The recent replacement of authoritarian rule by democracy in both South Africa and El Salvador poses a puzzle: why did the powerful and fervently anti-democratic elites of these countries abandon death squads, apartheid, and the other tools of political repression and take a chance on democracy? Forging Democracy from Below, first published in 2000, shows how popular mobilization - in El Salvador an effective guerilla army supported by peasant collaboration and in South Africa a powerful alliance of labor unions and poor urban dwellers - eventually forced the elite to the bargaining table, and why both a durable settlement and democratic government were the result. Using interviews with both insurgent and elite actors as well as statistical analysis of macroeconomic developments, Elisabeth Wood documents an 'insurgent path to democracy' and challenges the view that democracy is the result of compromise among elite factions or the modernizing influence of economic development.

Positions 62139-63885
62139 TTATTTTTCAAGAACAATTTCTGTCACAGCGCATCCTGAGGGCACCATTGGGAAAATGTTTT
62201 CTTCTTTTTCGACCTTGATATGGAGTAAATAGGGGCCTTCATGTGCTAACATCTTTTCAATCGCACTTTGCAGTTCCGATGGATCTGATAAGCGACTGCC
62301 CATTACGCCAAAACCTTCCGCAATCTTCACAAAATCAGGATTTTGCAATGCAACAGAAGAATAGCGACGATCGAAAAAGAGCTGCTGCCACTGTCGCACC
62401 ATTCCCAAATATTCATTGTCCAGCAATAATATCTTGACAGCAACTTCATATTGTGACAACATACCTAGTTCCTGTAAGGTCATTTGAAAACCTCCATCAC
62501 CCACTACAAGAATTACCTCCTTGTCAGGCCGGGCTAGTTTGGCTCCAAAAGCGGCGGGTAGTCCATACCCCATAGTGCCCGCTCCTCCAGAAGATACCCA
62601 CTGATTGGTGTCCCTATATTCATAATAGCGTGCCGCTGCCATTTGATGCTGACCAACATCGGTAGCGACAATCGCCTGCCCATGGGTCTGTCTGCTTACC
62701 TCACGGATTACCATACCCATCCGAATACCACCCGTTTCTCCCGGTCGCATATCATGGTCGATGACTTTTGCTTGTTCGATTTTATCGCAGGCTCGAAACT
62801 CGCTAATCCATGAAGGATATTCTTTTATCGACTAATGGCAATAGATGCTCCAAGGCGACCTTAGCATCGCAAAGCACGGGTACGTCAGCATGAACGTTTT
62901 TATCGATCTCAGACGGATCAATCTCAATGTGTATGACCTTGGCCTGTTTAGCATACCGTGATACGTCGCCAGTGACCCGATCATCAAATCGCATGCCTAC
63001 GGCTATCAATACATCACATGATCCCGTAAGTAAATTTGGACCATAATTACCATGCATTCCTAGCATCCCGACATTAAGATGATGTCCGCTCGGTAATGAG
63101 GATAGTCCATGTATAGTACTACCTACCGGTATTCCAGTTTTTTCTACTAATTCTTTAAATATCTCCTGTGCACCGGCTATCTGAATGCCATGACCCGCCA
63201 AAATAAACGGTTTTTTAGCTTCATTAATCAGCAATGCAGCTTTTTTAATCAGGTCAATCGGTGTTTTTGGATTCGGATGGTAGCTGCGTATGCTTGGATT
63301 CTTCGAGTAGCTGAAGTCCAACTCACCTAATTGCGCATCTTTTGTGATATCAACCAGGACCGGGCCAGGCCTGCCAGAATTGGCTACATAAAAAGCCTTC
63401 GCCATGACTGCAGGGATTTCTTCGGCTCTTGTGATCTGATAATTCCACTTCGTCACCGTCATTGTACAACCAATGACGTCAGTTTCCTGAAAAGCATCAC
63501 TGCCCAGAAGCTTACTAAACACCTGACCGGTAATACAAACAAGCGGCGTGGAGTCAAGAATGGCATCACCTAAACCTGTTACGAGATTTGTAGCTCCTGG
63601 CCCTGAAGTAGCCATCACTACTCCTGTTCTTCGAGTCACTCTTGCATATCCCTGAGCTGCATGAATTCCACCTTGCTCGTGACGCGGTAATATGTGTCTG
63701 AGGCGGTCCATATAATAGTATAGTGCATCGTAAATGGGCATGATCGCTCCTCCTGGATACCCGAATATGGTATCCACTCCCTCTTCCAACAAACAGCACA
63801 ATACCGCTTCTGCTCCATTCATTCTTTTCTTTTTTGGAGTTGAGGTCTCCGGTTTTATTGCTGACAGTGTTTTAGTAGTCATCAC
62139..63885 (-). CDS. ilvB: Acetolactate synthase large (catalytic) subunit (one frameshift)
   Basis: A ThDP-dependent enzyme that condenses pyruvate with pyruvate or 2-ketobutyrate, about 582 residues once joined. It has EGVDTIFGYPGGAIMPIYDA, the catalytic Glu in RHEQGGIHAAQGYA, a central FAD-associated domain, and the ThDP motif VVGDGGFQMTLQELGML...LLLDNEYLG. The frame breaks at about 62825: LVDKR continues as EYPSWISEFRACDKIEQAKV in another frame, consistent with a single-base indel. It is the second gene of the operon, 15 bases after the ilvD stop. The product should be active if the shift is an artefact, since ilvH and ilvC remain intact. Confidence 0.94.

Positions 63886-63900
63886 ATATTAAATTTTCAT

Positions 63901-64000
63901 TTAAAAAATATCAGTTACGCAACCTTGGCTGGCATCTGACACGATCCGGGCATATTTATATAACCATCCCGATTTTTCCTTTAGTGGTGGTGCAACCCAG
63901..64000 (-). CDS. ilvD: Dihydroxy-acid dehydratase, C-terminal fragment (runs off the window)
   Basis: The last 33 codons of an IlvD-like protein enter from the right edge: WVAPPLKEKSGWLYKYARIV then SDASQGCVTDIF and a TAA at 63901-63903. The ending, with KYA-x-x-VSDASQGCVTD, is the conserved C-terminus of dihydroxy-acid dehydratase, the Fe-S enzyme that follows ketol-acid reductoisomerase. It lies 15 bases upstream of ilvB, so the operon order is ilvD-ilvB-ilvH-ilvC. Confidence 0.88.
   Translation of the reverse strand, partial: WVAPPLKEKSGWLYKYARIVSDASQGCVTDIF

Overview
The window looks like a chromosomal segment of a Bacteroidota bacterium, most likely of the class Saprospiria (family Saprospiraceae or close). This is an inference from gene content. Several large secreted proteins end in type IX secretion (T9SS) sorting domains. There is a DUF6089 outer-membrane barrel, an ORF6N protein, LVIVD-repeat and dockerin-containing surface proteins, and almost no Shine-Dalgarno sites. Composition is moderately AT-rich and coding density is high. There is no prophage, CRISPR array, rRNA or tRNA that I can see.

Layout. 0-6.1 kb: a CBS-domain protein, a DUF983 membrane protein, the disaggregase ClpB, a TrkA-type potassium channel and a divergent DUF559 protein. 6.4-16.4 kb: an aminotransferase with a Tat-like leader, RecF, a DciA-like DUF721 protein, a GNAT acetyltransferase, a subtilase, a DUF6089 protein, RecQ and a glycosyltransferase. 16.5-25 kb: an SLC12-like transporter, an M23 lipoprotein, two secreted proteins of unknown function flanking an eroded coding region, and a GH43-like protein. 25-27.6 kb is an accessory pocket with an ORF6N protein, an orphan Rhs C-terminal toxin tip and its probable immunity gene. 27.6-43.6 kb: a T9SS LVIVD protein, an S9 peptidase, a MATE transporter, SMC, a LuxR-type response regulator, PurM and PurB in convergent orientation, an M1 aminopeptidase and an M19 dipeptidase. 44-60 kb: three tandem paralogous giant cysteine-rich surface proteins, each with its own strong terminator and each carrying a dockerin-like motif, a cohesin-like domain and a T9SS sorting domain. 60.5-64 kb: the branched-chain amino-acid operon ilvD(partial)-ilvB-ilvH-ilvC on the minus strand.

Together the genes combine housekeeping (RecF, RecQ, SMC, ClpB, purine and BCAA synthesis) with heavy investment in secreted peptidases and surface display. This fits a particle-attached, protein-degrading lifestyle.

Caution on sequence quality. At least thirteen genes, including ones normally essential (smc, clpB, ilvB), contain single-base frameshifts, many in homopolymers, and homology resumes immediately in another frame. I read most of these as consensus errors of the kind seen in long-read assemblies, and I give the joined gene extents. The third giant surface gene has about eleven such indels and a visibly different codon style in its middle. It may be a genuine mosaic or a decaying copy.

• Unusual cross-comparison of very different cases • Combines political economy with field research
Introduction; 1. From civil war to democracy: improbable transitions in oligarchic societies; Part I. El Salvador's Path to Democracy: 2. From conservative modernization to civil war; 3. The structural foundation of a pact: the transformation of elite interests; 4. Negotiating a democratic transition to end civil war; Part II. From Racial Oligarchy to Pluralist Democracy in South Africa: 5. Apartheid, conservative modernization, and resistance; 6. The challenge to elite economic interests; 7. From recalcitrance to compromise; Conclusion; 8. The insurgent path to democracy in oligarchic societies; Epilogue: the legacy of democracy forged from below.